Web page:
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Lusaka, Zambia

Zambia hones in on fiscal sweet spot for mining

Zambia hones in on fiscal sweet spot for mining

Government takes bold step of requesting financial models from companies

Zambia, Africa’s second-largest producer of copper, is highly dependent on mining as its major productive industry. Mining contributes to 68% of the country’s foreign exchange earnings and 73% of total export value, according to the latest EITI reporting. Zambia has made radical changes to its mining taxation policies over the past decades, giving rise to much debate and discussion in the sector. The government recently changed its minerals tax regime for the 10th time in 16 years in an attempt to find the “sweet spot” where both revenues and foreign investment are maximised – a challenge for any government. However, when a raise of 1.5% on mineral royalties came into force on 1 January, mining companies announced that over 20,000 jobs would have to be cut due to higher production and operating expenses.

Using data to address perceptions and inform policy

The government and civil society groups are urging Zambia’s mining companies to be more transparent about how the tax hike is affecting their profitability, by releasing their financial models.  Mining companies have now submitted data to the government, which is now in discussions with the mining industry on the quality and type of data needed. Financial modelling allows revenue flows from a project to be tracked and can reveal whether the correct amount of tax was paid by companies. “Financial modelling in the EITI context could be thought of as ‘next level reconciliation,” says Johnny West, founder of OpenOil. “Modelling goes a stage further than comparing figures: it analyses the terms of a contract and the economics of the project, such as costs and real prices achieved. It then creates projections of what should have been paid by companies to the government under the existing agreement.”

Extractive companies usually have entire teams dedicated to building financial models, which link the expected production profile, prices, capital and operating expenditure and corporate tax rates to the projected cash flow of the project and its profitability. Many governments lack the capacity to do such analysis, but efforts are underway to bridge this gap. In December 2018, Zambia EITI undertook a financial modelling workshop organised under DfID’s Extractives Hub project, with technical support from OpenOil and a Kenyan financial services company called Invhestia Africa, to build capacity in government agencies, and help inform public debate and government policy on taxation in the mining industry. The Zambian government has since requested more detailed evidence from mining companies on how royalty rate changes will affect their operations. By deepening the government’s technical understanding of the issues, namely production costs, Zambia’s extractive industry comes closer to finding a sustainable solution for its fiscal regime.

The Zambian government has therefore taken the bold step of joining Sierra Leone, Côte d'Ivoire and a handful of other countries in requesting financial models from companies. Arguments over commercial sensitivity are an ongoing issue in the extractives, but there is a growing sense that the government – and, in most cases, the public – have a right to this information, as resources ultimately belong to the countries’ citizens.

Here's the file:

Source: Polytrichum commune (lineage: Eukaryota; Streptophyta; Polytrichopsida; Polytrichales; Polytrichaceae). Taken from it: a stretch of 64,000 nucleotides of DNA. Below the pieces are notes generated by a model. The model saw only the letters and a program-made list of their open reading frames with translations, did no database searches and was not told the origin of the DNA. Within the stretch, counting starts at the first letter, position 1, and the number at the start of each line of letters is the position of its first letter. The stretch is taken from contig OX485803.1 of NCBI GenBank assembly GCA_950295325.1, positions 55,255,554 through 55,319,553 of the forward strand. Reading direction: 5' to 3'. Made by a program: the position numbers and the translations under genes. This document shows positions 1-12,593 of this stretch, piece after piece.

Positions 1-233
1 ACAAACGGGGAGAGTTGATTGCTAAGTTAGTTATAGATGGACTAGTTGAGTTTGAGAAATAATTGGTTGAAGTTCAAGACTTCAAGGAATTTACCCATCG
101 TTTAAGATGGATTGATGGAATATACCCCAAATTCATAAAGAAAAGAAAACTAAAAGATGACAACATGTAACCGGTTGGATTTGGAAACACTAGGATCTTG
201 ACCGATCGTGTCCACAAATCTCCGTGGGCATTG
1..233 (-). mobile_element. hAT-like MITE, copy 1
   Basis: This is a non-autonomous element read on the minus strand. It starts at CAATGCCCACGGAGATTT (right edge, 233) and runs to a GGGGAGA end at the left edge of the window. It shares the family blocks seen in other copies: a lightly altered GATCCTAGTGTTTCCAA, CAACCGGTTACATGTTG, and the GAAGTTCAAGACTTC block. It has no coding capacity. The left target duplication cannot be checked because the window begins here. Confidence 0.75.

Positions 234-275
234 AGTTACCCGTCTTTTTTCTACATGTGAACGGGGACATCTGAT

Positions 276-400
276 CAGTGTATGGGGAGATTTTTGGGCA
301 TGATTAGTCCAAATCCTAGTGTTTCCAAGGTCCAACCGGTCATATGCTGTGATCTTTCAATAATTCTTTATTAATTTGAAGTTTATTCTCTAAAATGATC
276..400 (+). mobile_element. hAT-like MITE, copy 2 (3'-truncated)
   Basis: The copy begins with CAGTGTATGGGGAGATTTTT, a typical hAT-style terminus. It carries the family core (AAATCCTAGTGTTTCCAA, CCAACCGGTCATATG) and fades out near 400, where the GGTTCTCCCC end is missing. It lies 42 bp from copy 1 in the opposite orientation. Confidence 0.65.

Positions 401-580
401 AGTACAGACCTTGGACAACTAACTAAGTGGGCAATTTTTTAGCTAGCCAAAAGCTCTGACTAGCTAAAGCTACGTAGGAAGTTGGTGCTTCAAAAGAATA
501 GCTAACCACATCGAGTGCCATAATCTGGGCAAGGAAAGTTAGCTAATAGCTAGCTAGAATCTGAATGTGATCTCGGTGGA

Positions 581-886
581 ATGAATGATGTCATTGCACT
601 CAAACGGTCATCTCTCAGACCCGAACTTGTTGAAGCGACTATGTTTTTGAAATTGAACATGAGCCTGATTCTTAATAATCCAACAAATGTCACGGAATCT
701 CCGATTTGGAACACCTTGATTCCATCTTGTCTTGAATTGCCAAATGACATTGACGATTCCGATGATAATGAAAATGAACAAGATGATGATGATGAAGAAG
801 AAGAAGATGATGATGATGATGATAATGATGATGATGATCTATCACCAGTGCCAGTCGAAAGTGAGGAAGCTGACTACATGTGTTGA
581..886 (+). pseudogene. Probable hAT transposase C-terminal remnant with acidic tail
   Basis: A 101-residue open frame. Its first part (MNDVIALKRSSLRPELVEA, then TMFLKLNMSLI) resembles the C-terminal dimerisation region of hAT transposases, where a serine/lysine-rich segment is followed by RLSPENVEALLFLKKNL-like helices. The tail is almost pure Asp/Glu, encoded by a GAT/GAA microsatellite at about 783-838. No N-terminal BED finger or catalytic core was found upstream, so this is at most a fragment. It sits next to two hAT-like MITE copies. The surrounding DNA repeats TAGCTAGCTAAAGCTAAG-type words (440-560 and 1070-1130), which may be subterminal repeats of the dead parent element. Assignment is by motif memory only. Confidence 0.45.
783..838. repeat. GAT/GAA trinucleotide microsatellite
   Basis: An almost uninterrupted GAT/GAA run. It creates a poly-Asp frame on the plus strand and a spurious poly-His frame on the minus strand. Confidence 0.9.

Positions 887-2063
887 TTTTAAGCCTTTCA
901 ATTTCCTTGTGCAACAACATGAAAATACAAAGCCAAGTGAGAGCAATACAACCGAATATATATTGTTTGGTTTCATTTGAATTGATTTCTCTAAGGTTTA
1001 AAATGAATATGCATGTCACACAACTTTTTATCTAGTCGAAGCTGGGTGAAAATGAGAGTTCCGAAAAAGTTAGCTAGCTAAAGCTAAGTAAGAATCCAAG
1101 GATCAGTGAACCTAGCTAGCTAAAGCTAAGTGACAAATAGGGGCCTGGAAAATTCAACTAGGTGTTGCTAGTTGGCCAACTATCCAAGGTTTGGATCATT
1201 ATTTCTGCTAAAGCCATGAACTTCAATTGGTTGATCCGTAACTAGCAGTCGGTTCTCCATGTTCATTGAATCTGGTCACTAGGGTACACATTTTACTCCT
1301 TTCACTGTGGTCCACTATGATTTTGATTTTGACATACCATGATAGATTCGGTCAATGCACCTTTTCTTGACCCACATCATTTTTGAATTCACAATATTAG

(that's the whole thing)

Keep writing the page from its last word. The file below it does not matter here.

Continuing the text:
While the effectiveness of this approach is yet to be determined, the response so far has been positive. The Zambian government has reached out to Extractives Hub, seeking to continue the training on financial modelling and analysis of data so that a retrospective analysis of royalty and tax payments can be streamlined. This will be key for furthering the understanding of the implications of tax policy changes and building confidence among the public that the mining companies are paying what is due.

Zambia 2016 EITI data published

EITI data is the main source of information for the government when conducting fiscal analyses on mining sector income. The 2016 ZEITI report published in December reported that mining sector revenues remained steady compared to 2015 and were worth just under USD 1 billion in that year. Production rates also increased in 2016 by about 10% compared to 2015 in the copper sector, the largest contributor to revenues. The report includes more recent data on the industry, including an overview of the latest tax reforms, data relevant for agencies seeking to maximise domestic resource mobilisation and a recommendation that tax payments be audited. There were some errors and omissions, however, which has highlighted the need for uniform reporting and hastened the impetus for Zambia EITI to move towards online systematic disclosure of extractive data. Other data disclosed includes project-level payments and information on the ultimate beneficial owners of some of the largest mining companies. Together, project-level data, ownership information and revenue data make up ‘the transparency triangle’ that can be used by policy makers to develop fiscal models when considering changes to the taxation regime.

Fiscal modelling is not a silver bullet, but it is a useful tool to understand and inform technical discussions on maximising government revenues from the extractive sector. The Zambia EITI Multi-Stakeholder Group will continue to play a role in representing and empowering the stakeholders concerned in order to find a common solution.

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